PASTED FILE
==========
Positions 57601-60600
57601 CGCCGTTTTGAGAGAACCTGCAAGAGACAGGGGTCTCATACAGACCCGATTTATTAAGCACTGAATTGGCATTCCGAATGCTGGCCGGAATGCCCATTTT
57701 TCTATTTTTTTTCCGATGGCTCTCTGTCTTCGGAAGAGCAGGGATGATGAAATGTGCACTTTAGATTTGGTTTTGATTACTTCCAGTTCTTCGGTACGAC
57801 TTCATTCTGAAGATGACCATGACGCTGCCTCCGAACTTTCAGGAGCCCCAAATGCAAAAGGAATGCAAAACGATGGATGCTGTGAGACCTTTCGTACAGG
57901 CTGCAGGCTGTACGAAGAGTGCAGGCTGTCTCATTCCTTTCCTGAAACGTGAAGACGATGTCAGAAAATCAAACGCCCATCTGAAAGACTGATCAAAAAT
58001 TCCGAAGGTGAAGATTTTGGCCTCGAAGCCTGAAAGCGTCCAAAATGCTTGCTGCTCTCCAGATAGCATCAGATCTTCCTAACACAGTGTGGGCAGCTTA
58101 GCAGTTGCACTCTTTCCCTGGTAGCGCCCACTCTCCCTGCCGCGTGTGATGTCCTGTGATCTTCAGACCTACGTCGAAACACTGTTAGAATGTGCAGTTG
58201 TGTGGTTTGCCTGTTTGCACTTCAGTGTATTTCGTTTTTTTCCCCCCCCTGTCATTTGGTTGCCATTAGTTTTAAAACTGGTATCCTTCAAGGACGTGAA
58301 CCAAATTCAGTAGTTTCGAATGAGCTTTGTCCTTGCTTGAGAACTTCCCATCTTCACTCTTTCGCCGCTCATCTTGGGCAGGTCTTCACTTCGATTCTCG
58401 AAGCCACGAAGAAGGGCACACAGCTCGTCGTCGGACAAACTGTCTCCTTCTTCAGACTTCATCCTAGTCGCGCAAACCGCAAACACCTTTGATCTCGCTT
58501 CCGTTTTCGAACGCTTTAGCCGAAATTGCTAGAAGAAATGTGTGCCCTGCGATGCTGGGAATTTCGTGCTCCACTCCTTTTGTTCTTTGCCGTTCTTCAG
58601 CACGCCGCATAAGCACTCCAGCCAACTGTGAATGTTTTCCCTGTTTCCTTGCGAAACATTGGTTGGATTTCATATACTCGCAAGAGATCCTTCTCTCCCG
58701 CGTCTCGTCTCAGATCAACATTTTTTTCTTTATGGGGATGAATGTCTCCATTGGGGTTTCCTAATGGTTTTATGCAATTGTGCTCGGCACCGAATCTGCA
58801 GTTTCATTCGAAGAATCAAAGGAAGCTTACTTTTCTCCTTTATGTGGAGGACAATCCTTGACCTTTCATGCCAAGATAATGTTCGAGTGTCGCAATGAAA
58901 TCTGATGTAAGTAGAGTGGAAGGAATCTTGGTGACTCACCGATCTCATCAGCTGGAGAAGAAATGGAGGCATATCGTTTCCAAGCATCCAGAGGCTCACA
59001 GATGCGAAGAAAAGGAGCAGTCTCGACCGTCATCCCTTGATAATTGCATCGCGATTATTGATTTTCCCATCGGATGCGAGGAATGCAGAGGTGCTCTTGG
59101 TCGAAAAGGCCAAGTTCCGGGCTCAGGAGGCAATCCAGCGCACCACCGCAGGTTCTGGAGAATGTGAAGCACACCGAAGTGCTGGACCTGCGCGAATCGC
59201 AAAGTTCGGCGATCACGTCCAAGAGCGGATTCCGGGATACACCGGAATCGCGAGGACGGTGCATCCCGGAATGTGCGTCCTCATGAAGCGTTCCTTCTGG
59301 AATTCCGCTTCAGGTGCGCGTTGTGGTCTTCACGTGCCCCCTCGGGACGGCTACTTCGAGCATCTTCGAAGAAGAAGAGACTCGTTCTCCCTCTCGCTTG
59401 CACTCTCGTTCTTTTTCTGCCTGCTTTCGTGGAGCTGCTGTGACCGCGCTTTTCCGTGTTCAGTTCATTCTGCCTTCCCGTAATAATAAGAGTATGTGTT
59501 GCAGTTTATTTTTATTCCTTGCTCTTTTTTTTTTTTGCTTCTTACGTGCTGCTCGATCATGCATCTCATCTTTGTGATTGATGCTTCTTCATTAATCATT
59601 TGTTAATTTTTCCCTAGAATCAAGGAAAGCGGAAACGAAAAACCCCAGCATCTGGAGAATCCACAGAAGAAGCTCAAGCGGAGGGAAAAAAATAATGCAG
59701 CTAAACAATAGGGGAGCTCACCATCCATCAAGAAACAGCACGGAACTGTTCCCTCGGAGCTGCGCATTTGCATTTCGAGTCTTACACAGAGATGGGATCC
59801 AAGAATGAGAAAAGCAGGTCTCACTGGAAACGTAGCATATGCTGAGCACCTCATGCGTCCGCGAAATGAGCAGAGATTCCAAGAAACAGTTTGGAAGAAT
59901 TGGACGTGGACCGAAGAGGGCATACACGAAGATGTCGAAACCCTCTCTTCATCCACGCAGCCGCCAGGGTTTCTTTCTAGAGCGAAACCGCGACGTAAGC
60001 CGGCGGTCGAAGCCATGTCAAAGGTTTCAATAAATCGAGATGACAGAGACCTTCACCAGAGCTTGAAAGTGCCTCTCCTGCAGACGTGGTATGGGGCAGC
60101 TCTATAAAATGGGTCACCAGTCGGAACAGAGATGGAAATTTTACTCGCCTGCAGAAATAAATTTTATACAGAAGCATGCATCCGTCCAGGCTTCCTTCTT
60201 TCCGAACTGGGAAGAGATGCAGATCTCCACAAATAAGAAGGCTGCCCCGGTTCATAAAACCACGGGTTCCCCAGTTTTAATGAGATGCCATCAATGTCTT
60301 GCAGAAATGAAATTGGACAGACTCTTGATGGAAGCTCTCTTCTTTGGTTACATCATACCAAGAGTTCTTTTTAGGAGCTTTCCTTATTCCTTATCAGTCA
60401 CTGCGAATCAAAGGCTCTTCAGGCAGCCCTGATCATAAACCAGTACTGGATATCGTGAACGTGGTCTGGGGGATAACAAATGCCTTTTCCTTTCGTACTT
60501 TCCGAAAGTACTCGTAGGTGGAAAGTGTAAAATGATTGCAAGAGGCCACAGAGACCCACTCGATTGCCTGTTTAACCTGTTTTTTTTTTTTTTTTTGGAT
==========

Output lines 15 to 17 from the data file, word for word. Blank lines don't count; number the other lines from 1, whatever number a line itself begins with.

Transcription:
58901 TCTGATGTAAGTAGAGTGGAAGGAATCTTGGTGACTCACCGATCTCATCAGCTGGAGAAGAAATGGAGGCATATCGTTTCCAAGCATCCAGAGGCTCACA
59001 GATGCGAAGAAAAGGAGCAGTCTCGACCGTCATCCCTTGATAATTGCATCGCGATTATTGATTTTCCCATCGGATGCGAGGAATGCAGAGGTGCTCTTGG
59101 TCGAAAAGGCCAAGTTCCGGGCTCAGGAGGCAATCCAGCGCACCACCGCAGGTTCTGGAGAATGTGAAGCACACCGAAGTGCTGGACCTGCGCGAATCGC